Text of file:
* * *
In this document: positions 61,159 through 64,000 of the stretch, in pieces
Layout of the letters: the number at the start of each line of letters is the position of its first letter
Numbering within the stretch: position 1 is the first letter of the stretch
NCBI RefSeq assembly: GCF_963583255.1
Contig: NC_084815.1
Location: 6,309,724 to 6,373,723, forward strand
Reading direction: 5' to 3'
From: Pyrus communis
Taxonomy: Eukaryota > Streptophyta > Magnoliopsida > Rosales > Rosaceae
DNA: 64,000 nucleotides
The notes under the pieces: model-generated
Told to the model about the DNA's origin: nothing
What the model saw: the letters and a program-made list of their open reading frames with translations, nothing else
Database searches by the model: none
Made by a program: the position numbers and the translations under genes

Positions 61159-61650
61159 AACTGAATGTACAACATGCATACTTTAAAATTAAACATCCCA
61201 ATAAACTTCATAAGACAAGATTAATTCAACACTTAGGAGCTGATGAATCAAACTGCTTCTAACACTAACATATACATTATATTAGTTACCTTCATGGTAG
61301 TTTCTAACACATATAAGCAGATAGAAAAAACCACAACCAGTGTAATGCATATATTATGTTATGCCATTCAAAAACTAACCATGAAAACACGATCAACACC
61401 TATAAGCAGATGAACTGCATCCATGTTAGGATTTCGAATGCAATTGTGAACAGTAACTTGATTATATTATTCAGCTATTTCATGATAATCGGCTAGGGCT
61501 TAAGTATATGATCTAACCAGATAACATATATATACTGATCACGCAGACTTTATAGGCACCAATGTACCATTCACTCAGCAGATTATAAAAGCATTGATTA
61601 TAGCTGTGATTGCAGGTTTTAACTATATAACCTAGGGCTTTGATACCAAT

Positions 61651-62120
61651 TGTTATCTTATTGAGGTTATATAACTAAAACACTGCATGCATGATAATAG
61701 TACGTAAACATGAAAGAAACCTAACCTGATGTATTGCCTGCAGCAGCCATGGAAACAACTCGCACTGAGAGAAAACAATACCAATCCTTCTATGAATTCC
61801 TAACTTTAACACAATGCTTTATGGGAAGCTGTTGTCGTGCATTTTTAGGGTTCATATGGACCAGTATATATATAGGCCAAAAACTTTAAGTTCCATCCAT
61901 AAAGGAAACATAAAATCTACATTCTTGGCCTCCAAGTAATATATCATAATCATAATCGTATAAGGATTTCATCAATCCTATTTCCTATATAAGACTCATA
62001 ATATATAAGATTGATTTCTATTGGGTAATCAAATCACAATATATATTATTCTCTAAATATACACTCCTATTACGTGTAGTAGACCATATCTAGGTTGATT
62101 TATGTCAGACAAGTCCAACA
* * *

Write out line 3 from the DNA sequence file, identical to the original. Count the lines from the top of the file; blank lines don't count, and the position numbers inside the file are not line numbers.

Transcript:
Numbering within the stretch: position 1 is the first letter of the stretch